Wednesday, June 1, 2022

Better than a Funeral

Funerals tend to be sad, of course. We miss the dearly departed, and feel the emptiness of the new holes in our lives. Many times I come to know the deceased better at a funeral, hearing all funny stories and reliving the poignant moments. We often wish that we had one more moment, one more conversation with the lost loved one. Something was left unsaid.

A couples of days ago my family presented me with 60 notes from 60 people in my tribe, a surprise in honor of my 60th birthday. At my daughter's clandestine request, my friends and family shared brief stories, impressions, and encouragements with me. She gathered and formatted these notes and presented the collection to me on Monday, appropriately on Memorial Day.

She noted that there are recurring themes shared by many of the contributors. This, she said, provided a sort of window into others' perception of me, and this birthday surprise allowed her to see me with a fresh perspective.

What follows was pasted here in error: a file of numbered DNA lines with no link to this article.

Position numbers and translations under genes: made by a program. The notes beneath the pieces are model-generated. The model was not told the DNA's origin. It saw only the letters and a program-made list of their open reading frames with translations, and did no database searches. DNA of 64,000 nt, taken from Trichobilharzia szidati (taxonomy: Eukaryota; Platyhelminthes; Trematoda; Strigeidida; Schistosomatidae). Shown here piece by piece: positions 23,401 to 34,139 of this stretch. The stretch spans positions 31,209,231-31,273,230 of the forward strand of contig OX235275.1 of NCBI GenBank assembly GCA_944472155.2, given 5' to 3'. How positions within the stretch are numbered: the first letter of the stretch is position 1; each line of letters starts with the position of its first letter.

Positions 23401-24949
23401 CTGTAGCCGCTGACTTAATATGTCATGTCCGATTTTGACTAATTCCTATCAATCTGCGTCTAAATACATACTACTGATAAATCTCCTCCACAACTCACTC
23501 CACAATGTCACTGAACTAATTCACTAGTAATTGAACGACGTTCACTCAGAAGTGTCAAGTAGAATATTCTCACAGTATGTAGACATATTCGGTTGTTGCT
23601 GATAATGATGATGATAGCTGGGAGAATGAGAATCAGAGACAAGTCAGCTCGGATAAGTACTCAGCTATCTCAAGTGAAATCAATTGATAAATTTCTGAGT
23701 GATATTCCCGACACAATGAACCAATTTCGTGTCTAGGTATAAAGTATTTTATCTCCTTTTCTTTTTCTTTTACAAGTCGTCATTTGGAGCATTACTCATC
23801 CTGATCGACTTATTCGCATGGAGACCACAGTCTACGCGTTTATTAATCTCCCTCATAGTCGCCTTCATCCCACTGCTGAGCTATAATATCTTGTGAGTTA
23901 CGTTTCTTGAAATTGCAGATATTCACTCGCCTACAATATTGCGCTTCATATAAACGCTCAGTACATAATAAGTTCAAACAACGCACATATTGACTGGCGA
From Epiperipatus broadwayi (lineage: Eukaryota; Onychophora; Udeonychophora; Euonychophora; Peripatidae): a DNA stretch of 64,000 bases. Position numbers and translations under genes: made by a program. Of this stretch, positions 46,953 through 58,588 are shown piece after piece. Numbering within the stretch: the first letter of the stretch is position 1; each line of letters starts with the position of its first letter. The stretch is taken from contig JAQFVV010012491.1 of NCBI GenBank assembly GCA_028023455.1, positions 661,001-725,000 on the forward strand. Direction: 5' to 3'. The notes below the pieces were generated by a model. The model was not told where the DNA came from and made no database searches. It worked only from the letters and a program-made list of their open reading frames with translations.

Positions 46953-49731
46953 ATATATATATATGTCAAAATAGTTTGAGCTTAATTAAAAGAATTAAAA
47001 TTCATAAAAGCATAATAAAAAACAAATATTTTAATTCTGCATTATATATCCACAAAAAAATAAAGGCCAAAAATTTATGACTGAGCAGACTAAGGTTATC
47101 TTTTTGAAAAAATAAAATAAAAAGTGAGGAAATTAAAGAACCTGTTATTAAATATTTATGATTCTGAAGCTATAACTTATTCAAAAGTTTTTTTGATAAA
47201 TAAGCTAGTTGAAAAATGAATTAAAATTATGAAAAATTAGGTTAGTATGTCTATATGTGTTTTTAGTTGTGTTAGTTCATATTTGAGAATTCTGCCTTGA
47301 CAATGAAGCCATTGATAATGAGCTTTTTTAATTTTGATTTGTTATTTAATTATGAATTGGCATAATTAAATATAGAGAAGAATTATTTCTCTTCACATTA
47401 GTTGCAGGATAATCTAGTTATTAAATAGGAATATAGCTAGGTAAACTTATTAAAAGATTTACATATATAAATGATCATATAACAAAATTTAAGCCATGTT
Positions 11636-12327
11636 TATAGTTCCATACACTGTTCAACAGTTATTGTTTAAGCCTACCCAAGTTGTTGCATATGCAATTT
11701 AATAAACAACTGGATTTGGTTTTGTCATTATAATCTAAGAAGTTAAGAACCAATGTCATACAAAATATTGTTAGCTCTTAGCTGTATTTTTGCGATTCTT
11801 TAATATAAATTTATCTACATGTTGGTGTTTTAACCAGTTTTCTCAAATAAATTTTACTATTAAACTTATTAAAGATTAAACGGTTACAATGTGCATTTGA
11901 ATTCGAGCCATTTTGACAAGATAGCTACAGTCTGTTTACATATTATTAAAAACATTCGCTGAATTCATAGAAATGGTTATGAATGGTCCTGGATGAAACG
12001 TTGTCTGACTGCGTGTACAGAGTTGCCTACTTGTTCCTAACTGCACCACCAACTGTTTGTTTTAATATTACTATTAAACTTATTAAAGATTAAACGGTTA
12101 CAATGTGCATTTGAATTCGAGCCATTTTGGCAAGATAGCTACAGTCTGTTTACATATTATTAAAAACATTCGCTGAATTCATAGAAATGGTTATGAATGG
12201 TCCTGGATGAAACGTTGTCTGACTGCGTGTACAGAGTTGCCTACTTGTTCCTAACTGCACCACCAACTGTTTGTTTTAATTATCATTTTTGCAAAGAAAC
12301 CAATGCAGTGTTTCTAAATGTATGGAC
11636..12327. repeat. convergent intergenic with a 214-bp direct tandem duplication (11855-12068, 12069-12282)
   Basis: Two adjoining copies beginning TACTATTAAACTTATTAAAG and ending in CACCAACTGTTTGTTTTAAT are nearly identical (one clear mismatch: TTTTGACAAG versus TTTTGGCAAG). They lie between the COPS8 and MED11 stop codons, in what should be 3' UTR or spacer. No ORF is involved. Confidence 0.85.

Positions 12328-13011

When my father died in 2001, I left his funeral pondering the many lives that my dad had touched, in ways that I never imagined. He was a cooler dude than I had known. Oh that I could have had one more conversation! I thought I knew him, but only at his funeral did I get a wider picture.

We rarely share the good things because, well, we take each other for granted. We rarely make time in our culture for good words. Eulogies ("good words"), are given almost exclusively at funerals, sometimes at retirement dinners or good-bye parties. We need to make more time for good words. Maybe funerals would be less sad if we made it a point to say the good things. Now.

That's why my birthday surprise was so meaningful. And my daughter had glimpse into her dad, while I'm still alive. 

That's better than a funeral.